I do not own a car and never have done. And, I have zero plans to own an electric vehicle either.
As an eMobility analyst and advocate, those statements can make me reel with awkwardness to say. Rather than regret exclusion from the EV club, this year I have taken a deeper look at how I can support the transition of other vehicles from petrol and diesel to electric.
Here I want to offer a short discussion on why EV ownership is not for me and a four-part framework for anyone (car or no car) to explore deeper personal transport decarbonisation.
Should I get an EV?
“You come here, tell us all about EVs and now you tell us you don’t even have a petrol? That is great!” My clients fell about laughing at the end of the workshop.
This was all in good humour of course but I still think about it, wishing I had come up with some hilariously witty response like “you don’t have to be a small crustacean to be an expert on krill” or the like. Still working on it.
In my professional world of research, insight and opinion, there are considerable knowledge benefits of owning an EV. However, the experience of driving an EV does not reduce the potential of personal bias, indeed, there is a risk that personal anecdote can deviate from the independent market-wide trend I seek to offer.
EV driving experience is valuable so it should inform the research question, annotate the results but should be separated from the perspective that makes the published analysis. EV driving experience is a fantastic asset but I am not persuaded that EV ownership is a career necessity.
Does that make my life car-free?
Like a growing number of people I know, not owning a car is a lifestyle choice. For the past decade, I have actively chosen to find jobs and accommodation in locations where I can conduct most journeys by foot, bicycle or public transport only (recent jobs have taken me further afield requiring more creativity).
Reasons for not owning a car vary, typically from economic to convenience. For me, both of these are blended with the environmental rationale. Choosing to go car-free is better than owning an EV to build a low carbon lifestyle. Ultimately, EV ownership is not the way forward for going low carbon at this stage of my life, and I hope many more.
However, I steer clear from saying I lead a “car-free” life. I genuinely doubt anyone does. I really enjoy driving, being driven and, most significantly, things being driven to me. I fully recognise that most of this is done with petrol or diesel vehicles today. If I want to do better than EV ownership, I really need to tackle these parts of my life too.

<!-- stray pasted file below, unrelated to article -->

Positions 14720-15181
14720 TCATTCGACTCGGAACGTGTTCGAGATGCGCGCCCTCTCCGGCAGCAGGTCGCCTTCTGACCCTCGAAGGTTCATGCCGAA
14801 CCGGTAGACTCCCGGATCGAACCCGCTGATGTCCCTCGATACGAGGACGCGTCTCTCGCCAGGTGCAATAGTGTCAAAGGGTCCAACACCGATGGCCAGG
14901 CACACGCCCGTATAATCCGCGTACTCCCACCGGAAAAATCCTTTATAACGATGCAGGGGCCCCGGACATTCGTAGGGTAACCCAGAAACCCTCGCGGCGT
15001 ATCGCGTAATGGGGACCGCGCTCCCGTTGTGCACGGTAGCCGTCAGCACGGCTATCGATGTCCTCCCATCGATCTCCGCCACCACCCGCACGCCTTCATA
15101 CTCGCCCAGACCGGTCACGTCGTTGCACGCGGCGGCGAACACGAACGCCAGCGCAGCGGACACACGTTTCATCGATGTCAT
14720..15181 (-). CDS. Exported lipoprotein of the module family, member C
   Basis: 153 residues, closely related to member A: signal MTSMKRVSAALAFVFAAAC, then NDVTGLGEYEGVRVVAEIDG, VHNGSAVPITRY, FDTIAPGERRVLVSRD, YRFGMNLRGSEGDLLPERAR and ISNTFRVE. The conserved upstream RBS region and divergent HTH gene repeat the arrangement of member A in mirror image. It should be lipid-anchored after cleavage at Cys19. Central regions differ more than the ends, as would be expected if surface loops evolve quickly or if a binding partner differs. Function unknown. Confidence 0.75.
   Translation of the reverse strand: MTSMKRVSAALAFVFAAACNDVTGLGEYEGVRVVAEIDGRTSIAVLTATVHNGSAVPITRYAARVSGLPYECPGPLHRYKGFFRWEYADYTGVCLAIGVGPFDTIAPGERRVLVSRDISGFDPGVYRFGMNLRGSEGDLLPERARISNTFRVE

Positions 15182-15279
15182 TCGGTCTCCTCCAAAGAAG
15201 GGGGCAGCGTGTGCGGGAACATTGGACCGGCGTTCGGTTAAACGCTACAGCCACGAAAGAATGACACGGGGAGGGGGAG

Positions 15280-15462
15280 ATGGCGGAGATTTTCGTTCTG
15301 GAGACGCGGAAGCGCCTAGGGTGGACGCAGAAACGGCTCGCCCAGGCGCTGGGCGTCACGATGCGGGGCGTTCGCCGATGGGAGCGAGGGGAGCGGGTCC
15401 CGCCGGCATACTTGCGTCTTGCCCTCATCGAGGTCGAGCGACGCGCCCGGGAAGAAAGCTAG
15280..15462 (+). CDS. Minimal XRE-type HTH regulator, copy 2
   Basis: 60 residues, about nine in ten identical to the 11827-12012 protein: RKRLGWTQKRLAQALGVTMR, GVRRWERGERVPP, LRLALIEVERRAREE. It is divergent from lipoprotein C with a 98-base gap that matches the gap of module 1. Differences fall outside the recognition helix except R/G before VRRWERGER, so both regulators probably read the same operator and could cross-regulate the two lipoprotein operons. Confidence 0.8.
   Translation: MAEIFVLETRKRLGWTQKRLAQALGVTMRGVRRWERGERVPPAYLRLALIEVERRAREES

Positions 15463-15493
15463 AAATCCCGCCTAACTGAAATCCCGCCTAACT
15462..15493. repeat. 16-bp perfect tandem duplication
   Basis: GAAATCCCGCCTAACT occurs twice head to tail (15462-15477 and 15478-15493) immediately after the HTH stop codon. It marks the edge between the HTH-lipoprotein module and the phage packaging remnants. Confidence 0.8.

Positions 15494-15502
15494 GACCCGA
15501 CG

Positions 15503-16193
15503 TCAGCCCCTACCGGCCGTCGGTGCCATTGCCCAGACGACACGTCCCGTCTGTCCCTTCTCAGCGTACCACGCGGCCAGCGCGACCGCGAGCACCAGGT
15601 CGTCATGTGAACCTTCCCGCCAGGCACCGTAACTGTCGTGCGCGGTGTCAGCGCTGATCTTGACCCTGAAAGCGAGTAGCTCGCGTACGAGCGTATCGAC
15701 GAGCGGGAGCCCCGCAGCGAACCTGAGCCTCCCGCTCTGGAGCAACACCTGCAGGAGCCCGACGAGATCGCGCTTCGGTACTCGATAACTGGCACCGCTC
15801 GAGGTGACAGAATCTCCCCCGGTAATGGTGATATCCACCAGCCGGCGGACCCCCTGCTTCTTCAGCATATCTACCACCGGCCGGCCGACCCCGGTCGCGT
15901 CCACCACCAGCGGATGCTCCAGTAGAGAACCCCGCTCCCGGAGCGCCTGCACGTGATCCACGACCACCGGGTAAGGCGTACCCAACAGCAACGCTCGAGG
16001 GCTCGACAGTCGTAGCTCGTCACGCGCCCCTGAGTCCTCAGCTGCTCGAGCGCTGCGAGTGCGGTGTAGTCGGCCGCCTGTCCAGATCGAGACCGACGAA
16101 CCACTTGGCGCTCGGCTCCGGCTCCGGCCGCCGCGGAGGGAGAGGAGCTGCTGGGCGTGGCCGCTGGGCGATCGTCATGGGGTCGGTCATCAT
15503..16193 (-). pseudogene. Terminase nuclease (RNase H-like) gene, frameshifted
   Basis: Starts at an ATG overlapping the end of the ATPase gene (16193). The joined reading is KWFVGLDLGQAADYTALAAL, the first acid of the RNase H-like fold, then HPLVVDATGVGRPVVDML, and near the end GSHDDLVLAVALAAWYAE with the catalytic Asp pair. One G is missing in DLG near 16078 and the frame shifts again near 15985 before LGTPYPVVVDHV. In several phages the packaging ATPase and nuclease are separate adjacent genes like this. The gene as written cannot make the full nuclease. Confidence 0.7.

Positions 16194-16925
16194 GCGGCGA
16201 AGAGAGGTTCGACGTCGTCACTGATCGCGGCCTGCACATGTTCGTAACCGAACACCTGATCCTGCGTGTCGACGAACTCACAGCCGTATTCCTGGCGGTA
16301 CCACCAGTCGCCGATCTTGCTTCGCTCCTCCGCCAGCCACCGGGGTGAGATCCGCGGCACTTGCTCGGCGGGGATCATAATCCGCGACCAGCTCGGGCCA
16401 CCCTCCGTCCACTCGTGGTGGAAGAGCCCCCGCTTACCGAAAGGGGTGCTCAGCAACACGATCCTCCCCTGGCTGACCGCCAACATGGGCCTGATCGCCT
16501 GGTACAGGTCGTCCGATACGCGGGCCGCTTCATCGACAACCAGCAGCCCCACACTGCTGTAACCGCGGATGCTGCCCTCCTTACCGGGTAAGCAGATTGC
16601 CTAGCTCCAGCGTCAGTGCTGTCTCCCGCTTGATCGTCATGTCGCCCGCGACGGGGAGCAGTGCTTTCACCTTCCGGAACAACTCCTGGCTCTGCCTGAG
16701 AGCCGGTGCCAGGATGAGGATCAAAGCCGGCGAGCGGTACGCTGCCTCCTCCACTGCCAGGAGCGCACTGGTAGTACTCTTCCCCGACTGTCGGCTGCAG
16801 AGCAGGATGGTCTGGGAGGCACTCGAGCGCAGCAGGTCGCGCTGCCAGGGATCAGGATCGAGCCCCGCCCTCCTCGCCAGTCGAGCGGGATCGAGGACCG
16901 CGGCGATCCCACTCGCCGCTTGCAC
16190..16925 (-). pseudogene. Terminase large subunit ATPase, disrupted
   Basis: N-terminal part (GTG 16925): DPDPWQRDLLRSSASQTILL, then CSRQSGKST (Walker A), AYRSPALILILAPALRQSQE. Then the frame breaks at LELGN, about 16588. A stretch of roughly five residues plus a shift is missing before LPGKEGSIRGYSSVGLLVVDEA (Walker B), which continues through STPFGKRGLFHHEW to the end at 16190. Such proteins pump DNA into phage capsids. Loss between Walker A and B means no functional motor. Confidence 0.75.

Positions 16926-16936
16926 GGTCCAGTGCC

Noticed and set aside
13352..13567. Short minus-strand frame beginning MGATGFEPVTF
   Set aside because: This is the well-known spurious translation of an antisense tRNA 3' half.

How to go electric without the ownership
I have been challenging myself to think more about what I can do to have more EVs around me in my life. I started by asking myself the following three questions:
- What journeys does my lifestyle create?
- What influence can I have in the transition to EV?
- How much impact can that have in reducing emissions?
From these questions I found four clusters of journeys based on my lifestyle, all with different levels of influence and frequency of journeys. I quite literally put pen to paper and have come up with this draft of a framework:
Step 1: EV rental
Sometimes I want to access a private car for a day or a week. This is traditionally the space for rental and more recently, car clubs and peer to peer start-ups.
The challenge has been finding the companies that can offer the right EV at an affordable price for the customer while maintaining a viable business model. Things are beginning to change, there are lots of exciting start-ups challenging the incumbents.
Most importantly, I can have significant influence here. I can set my own policy to say I only rent EV in the future. If enough people do this, the impact could be tremendous.
Step 2: EV borrow
I am fortunate to live in proximity to my family. This means occasional lift-sharing or car-borrowing when the insurance policy will allow.
None of these cars are electric, but increasingly the topic comes up in conversation: how do I get my next car to be electric?
I can and should use my knowledge to help guide the answer to that question, to make it as informed as possible. While the climate impact is low in terms of number of vehicles, my influence in supporting the transition to electric can remain large.
Step 3: EV taxi
More commonly still, I would take an Uber, Kapten, or black cab to get around town when late for a meeting or early to the bar. In cities across Europe, these taxi fleets have grown considerably and initiatives to electrify entire fleets are underway.
I can again have consumer influence through voting with my apps and my thumb, as long as the information is provided to the customer. There are start-ups offering EV-only taxi or minicab services, ahead of the larger providers bringing in policies.
Step 4: EV delivery
What I believe to be the most common of journeys created because of me are deliveries. It is something that has inevitably increased and become more visible to me while working from home. At my street-side desk, I witness around 10 deliveries to about five neighbours’ addresses on a typical day.
Can I have influence? Not so much as I am not given a choice of delivery provider, let alone told what type of vehicle it may come in. This can and will change over the coming decade and I want to help instigate that.
Taking this EV framework forward
I have spent my spare lockdown time exploring each of these, so, over the coming weeks, I will write a series of blogs on my four steps and how I have got on so far. Hopefully, that may inform or inspire more people on how we can all contribute to the electric transition, regardless of who actually owns the cars.
And, any feedback, please pass it on. I’d be delighted to hear it.
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